The final speaker for the motion, venture capitalist Jon Moulton, was himself a fairly recent convert to the third runway idea, as he readily admitted. But the need for airport capacity had changed his mind. Both trade and tourism are severely affected by aviation links, he pointed out, and we need a bigger and better airport with good transport connections. But what options are there? The environmental arguments against Heathrow are, he said, valid anywhere that you build an airport. The Thames Estuary airport is too expensive to be a decent alternative, leaving the third runway as the only option if we were to prevent everything sliding steadily downwards; ‘we’ve had enough of that already’.

The sixth and final speaker, speaking against the motion, left us in no doubt as to who he was representing. Boris might have been on a work trip to India, but he was certainly present in spirit, and it sounded as if he had been giving his right-hand man, Daniel Moylan, some debating lessons as well. Allegedly having been sent ‘on a mission of peace’ by his boss, we were told that Boris’s last words to his protégée as he disappeared onto the Piccadilly Line to Heathrow were: ‘Daniel, remember this is The Spectator. They will be a civilised audience.’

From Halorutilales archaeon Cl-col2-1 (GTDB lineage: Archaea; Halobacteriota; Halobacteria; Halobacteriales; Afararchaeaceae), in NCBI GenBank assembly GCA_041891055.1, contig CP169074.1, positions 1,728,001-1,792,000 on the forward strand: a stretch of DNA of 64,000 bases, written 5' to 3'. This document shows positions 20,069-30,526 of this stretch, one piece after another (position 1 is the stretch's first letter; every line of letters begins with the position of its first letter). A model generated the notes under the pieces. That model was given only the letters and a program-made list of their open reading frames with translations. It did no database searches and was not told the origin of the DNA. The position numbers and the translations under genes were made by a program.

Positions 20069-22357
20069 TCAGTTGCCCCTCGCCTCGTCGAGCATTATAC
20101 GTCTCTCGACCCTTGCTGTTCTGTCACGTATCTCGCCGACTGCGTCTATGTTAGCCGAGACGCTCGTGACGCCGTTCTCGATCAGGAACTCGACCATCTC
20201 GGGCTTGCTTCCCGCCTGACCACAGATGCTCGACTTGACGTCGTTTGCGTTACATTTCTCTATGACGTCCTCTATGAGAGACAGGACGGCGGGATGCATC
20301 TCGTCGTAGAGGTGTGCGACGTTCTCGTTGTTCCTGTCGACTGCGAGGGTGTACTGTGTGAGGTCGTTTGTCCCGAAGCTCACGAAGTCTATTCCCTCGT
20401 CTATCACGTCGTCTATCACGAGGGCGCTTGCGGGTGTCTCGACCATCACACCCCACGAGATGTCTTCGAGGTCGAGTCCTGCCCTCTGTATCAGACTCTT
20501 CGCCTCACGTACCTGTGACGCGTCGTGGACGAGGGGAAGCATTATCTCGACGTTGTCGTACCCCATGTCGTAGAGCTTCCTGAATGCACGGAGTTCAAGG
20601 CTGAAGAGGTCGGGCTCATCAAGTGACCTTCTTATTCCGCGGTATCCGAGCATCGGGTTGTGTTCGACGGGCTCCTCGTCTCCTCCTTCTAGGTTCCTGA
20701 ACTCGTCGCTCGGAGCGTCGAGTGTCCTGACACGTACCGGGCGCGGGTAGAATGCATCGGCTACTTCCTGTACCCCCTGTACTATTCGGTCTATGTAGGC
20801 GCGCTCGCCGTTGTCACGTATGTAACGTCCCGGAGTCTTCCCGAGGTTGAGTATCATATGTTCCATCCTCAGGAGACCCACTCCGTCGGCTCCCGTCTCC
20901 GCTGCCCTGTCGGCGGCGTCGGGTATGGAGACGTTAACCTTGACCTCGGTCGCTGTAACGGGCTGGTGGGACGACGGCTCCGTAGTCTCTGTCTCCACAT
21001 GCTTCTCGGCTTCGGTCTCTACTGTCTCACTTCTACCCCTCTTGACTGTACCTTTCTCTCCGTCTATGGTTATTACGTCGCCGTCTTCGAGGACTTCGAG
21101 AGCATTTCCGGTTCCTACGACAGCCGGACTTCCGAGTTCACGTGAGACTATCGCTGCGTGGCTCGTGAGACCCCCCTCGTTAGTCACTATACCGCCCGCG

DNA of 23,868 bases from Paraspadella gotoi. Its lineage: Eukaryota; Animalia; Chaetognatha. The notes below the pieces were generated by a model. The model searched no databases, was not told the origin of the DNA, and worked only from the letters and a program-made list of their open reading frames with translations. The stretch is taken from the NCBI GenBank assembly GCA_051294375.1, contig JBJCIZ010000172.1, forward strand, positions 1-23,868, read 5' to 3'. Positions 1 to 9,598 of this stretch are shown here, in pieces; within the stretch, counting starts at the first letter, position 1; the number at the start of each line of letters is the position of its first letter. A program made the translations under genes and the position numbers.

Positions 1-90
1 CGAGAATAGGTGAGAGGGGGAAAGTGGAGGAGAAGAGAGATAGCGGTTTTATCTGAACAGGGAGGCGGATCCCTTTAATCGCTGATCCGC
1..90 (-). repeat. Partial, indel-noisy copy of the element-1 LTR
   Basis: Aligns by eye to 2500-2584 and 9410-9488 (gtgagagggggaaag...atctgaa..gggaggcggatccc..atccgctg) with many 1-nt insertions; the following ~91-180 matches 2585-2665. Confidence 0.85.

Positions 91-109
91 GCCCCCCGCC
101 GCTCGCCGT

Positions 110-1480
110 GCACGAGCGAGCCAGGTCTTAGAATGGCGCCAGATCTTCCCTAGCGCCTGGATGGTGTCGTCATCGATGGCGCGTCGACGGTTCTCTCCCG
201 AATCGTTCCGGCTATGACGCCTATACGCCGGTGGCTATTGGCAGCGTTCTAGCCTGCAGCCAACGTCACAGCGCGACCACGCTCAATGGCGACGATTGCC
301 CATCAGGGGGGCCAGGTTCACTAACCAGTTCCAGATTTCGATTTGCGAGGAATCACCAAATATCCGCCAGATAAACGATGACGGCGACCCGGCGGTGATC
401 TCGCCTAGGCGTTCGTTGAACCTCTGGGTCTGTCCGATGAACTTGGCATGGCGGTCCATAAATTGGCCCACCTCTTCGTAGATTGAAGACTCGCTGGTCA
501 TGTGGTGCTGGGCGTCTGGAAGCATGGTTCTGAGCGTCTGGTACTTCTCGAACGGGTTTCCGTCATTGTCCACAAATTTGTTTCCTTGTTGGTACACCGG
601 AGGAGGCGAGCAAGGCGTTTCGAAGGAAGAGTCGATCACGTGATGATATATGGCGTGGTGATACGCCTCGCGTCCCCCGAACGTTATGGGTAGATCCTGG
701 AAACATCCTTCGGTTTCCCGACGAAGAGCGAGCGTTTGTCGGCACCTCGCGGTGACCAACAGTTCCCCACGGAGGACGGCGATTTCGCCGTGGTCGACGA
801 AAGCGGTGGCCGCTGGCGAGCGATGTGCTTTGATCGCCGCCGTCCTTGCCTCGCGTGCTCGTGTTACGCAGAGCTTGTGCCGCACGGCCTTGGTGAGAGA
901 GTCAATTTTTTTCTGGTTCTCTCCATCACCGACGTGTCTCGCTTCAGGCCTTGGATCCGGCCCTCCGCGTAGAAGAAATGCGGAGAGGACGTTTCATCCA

He began by rubbishing Yeo’s claims that Heathrow was a ‘modern 21st century hub’ (how can it be, with no train lines to the west, and the proposed third runway unable to take A380s or 747s?) The new runway would be on the ‘wrong side’ of the A4, he claimed, and where would we store the fuel needed for the planes taking off from the crucial 6th terminal? Public transport expansion would be needed (at a £2 billion cost to the taxpayer) and, as soon as the third runway was up and running, a fourth runway would be needed.

No no – the right decision is to build a new airport  – not in 15 years’ time, but now. He highlighted the benefits that Boris Island would bring to East London. More jobs; regeneration of a deprived area. The transport links would be fantastic: seated on top of a train station, Boris Island would have trains direct to Waterloo, Paddington – all of central London! HS2 could be redirected to avoid the Cotswolds, and come straight to Boris Island instead. The British are some of the best civil engineers in the world, he reminded us. We built Hong Kong airport, and we can build this one.